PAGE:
It was a tough-to-take classification for the Edgewater Park resident whose military career was distinguished by his ability to hold up against many physical challenges.
Twenty-six years later — and after an 18-year second career as a disabled veterans counselor and special projects coordinator at the Department of Veterans Affairs in Philadelphia — Barton would see a silver lining in his disability designation: a leg up in competing for federal government contracts as a small-business owner. Or so he thought.
Even with laws and a presidential executive order in place to help steer government work to Service-Disabled Veteran-Owned Small Businesses, or SDVOSBs, Barton said he has found the opportunities maddeningly few and the process for securing such work too slow and unreliable on which to build a business.
He’s on a mission to change that. His primary target is one of the largest Department of Defense purchasing centers in the United States — Defense Logistics Agency Troop Support in Northeast Philadelphia. The center provides more than $14.5 billion annually in food, clothing, textiles, medicines, medical supplies, construction equipment and industrial hardware to troops around the world and others in need.
After two years of e-mails, calls and near-monthly visits to DLA Troop Support — including an unauthorized failed attempt in October to see the commander — Barton’s supply company, VE Source L.L.C. in Shrewsbury, Monmouth County, which currently is solely focused on getting government work, has secured just one SDVOSB contract. Awarded in March, it is worth $111,420 for 250 portable tents.
“How can you call this trying?” Barton said he has asked officials at DLA more than once.
According to the agency, DLA had 1,045 SDVOSB contracts totaling $62 million in 2010, and 3,780 valued at $48 million last year.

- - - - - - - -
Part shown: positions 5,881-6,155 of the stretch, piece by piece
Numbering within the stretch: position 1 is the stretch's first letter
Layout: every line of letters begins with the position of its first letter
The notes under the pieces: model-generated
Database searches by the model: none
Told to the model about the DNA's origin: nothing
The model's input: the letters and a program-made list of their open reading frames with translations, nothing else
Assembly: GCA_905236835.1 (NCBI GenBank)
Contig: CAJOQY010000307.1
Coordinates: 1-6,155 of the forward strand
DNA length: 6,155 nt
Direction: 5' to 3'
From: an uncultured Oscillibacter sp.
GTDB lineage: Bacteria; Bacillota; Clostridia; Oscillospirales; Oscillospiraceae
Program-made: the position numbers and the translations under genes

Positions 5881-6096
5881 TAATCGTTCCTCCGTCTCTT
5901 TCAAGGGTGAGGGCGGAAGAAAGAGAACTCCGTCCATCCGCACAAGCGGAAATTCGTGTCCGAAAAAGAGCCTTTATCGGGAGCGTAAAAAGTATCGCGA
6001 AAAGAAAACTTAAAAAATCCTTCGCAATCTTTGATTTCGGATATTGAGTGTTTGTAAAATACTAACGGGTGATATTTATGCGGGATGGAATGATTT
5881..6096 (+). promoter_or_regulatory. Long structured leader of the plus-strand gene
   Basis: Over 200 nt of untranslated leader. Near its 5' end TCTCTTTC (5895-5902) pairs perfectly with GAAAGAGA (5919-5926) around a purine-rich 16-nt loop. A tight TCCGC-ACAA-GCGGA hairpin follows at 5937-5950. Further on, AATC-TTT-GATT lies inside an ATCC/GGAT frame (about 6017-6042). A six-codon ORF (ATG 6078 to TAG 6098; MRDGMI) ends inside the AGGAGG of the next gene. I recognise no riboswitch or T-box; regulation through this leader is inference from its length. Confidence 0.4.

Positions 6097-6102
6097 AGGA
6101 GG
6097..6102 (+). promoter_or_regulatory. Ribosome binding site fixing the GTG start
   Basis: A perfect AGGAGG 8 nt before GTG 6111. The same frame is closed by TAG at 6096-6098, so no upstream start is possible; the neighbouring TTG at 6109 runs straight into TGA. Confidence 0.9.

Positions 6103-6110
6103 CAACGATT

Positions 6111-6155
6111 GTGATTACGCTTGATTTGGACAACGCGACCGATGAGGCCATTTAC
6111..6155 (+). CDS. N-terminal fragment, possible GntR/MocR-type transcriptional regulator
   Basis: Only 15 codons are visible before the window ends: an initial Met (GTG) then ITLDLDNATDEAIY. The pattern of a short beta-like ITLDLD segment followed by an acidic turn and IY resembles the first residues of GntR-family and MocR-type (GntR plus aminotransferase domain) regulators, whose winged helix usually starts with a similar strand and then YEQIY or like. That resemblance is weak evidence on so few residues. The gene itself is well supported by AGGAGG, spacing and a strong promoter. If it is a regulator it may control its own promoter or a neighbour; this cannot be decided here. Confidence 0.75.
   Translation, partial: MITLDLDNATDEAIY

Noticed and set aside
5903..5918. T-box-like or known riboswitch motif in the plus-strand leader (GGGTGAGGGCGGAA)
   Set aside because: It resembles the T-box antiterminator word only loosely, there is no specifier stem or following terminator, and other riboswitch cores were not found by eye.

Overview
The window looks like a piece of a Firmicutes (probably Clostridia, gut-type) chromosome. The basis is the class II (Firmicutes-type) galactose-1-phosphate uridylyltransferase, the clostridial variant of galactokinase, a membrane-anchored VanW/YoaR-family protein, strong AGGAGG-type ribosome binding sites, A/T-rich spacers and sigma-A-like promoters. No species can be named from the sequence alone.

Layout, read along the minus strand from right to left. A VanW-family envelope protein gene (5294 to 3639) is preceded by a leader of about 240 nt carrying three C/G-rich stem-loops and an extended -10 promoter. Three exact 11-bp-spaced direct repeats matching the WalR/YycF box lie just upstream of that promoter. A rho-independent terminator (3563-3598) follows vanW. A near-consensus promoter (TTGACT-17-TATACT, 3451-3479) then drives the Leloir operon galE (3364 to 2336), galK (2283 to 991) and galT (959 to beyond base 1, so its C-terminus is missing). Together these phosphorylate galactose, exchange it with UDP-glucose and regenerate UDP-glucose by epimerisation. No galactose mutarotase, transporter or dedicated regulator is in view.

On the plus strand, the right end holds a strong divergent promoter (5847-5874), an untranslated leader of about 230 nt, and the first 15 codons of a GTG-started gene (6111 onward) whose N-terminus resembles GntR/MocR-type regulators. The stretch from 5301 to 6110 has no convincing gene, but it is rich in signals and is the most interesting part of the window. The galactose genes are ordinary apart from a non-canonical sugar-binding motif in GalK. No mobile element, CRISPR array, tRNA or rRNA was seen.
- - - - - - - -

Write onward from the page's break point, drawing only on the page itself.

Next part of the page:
In all, DLA’s small business contracts totaled $2.4 billion in 2011, or 30.7 percent of the contract dollars eligible for small business. The remaining $5.4 billion in work eligible for small business awards went, instead, to larger domestic companies. DLA officials said they feel a responsibility to support bigger firms to ensure they will be around at times of heavy need, such as troop deployment.
Barton said he has been assured by DLA officials that more opportunities are coming for small businesses owned by disabled veterans. Those assurances have been accompanied by reminders that the agency must also answer to other mandates, including that it provide work when possible to programs that employ federal prison inmates, and the blind or severely disabled. DLA Troop Support’s contracts to two such primary programs, Federal Prison Industries and AbilityOne, totaled $422 million last year, said spokeswoman Stacey Hajdak. By law, those programs are given priority over service-disabled veterans and other small business subsets, such as women-owned and minority-owned firms.
“That’s kind of a delicate balancing act we have to go through,” Michael McCall, director of small business at DLA in Philadelphia, said in an interview earlier this month. “As the [federal] budget shrinks, that balancing act gets more and more difficult because everybody is trying to get their share of the pie.”
Barton, 59, VE Source’s president and majority owner, said he doesn’t begrudge set-asides for other groups. He just wants more action for himself and other disabled veterans trying to forge new careers. Those opportunities are imperative as troops return home from Iraq and Afghanistan to a stingy job market, said Barton, who plans to hire disabled veterans as soon as his company lands some substantial deals.
“With the downsizing of the military, there are going to be more and more veterans like myself trying to start companies because there is no employment for them in the civilian sector,” Barton said last week.
He formed VE Source with two partners in 2010 to take advantage of an executive order issued by President Bush in October 2004 to strengthen opportunities for SDVOSBs. That directive called on the heads of federal agencies to “more effectively implement” previously adopted SDVOSB initiatives.
They included the Veterans Entrepreneurship and Small Business Development Act of 1999, which established an annual governmentwide goal of awarding not less than 3 percent in total value of all prime contracts and subcontracts to SDVOSBs.